Katie Hirschboeck

Contact
Email: 
katie@ltrr.arizona.edu
Phone: 
+1 (520) 621-6466
Room: 
Bannister 319

A unifying theme in Dr. Katie Hirschboeck’s research is the linkage between atmospheric circulation, along with its associated weather and climate mechanisms, and variability in extreme events. Her investigations have progressed from the theoretical examination of the patterns that produce extreme flood events in statistical time series, to analyses of the synoptic circulation patterns that produce frost rings and drought signals in tree-ring records, to new stakeholder-driven research on synchronous high and low extreme streamflow episodes detected from tree-ring reconstructions (in collaboration with Dave Meko) Hirschboeck’s tree-ring related research is based on synoptic dendroclimatology, an approach that links tree ring variations to weather events and atmospheric circulation patterns. Research questions that she has been addressing over the past decade include:

  1. What role does large-scale atmospheric circulation and its attendant weather events play in local and regional tree-growth responses as revealed in tree-ring records? and
  2. How can a mechanistic link between circulation and tree rings be used to improve the understanding of past climatic variability from a process-based perspective? She uses a variety of techniques, such as manual and automated synoptic circulation typing, the integration of atmospheric sounding data into traditional dendroclimatic analyses, and various statistical approaches, to advance a more process-based understanding and interpretation of tree-ring reconstructions of both climatic and hydrologic variables.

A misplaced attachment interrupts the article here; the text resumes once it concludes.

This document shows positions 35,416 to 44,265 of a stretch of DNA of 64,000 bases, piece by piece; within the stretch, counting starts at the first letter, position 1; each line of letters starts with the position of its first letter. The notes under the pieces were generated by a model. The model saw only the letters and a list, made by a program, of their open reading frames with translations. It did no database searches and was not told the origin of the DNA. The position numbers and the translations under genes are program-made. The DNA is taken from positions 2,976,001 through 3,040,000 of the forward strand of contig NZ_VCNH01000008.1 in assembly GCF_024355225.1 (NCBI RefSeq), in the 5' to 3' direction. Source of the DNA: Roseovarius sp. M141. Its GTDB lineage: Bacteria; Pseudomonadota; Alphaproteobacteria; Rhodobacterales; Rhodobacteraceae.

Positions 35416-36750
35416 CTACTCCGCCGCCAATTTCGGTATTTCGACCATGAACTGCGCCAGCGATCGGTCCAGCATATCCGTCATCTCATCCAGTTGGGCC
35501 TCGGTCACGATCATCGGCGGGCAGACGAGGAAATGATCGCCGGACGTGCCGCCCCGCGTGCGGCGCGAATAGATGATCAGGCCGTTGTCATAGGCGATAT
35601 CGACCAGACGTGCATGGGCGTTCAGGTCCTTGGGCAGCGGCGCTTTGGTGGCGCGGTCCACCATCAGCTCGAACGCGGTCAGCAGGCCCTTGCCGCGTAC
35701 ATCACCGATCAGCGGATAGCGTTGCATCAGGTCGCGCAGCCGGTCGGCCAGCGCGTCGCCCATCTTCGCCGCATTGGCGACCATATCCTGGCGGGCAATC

Hirschboeck’s flood-climate research centers on flood hydroclimatology, the analysis of observed floods and paleofloods in the context of their history of variation over time and the meteorological processes that produce them. Research questions being addressed include:
  3. How can an understanding of the atmospheric and hydrologic mechanisms that produce floods and droughts in the observed and paleo- records be used to assess the nonstationarity of hydrologic time series and the reliability of flood estimates and drought probabilities?
  4. How are anomalous atmospheric circulation patterns and persistence linked to clustering of major flood or low flow events in time and space? and
  5. Can knowledge of circulation patterns and hydrologic processes examined over long climatological time scales improve meteorological flood forecasting?